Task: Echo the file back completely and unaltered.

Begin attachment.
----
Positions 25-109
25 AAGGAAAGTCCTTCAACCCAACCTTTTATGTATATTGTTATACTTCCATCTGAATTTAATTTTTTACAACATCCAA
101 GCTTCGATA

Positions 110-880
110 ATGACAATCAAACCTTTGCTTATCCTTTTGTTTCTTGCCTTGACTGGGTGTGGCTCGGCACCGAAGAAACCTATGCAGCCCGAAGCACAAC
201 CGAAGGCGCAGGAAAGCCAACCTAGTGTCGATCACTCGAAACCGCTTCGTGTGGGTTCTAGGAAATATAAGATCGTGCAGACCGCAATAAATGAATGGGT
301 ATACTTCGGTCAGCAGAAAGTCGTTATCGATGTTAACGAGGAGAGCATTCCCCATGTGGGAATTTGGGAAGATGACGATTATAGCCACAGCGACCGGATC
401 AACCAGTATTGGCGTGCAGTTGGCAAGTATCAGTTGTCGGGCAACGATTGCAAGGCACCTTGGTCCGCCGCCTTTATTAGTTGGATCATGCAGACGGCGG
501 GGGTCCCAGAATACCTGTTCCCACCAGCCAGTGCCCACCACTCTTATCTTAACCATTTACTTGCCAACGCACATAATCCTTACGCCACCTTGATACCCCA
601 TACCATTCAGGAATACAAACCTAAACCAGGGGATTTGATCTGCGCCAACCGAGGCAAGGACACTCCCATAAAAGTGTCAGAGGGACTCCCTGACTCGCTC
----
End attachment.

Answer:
Positions 25-109
25 AAGGAAAGTCCTTCAACCCAACCTTTTATGTATATTGTTATACTTCCATCTGAATTTAATTTTTTACAACATCCAA
101 GCTTCGATA

Positions 110-880
110 ATGACAATCAAACCTTTGCTTATCCTTTTGTTTCTTGCCTTGACTGGGTGTGGCTCGGCACCGAAGAAACCTATGCAGCCCGAAGCACAAC
201 CGAAGGCGCAGGAAAGCCAACCTAGTGTCGATCACTCGAAACCGCTTCGTGTGGGTTCTAGGAAATATAAGATCGTGCAGACCGCAATAAATGAATGGGT
301 ATACTTCGGTCAGCAGAAAGTCGTTATCGATGTTAACGAGGAGAGCATTCCCCATGTGGGAATTTGGGAAGATGACGATTATAGCCACAGCGACCGGATC
401 AACCAGTATTGGCGTGCAGTTGGCAAGTATCAGTTGTCGGGCAACGATTGCAAGGCACCTTGGTCCGCCGCCTTTATTAGTTGGATCATGCAGACGGCGG
501 GGGTCCCAGAATACCTGTTCCCACCAGCCAGTGCCCACCACTCTTATCTTAACCATTTACTTGCCAACGCACATAATCCTTACGCCACCTTGATACCCCA
601 TACCATTCAGGAATACAAACCTAAACCAGGGGATTTGATCTGCGCCAACCGAGGCAAGGACACTCCCATAAAAGTGTCAGAGGGACTCCCTGACTCGCTC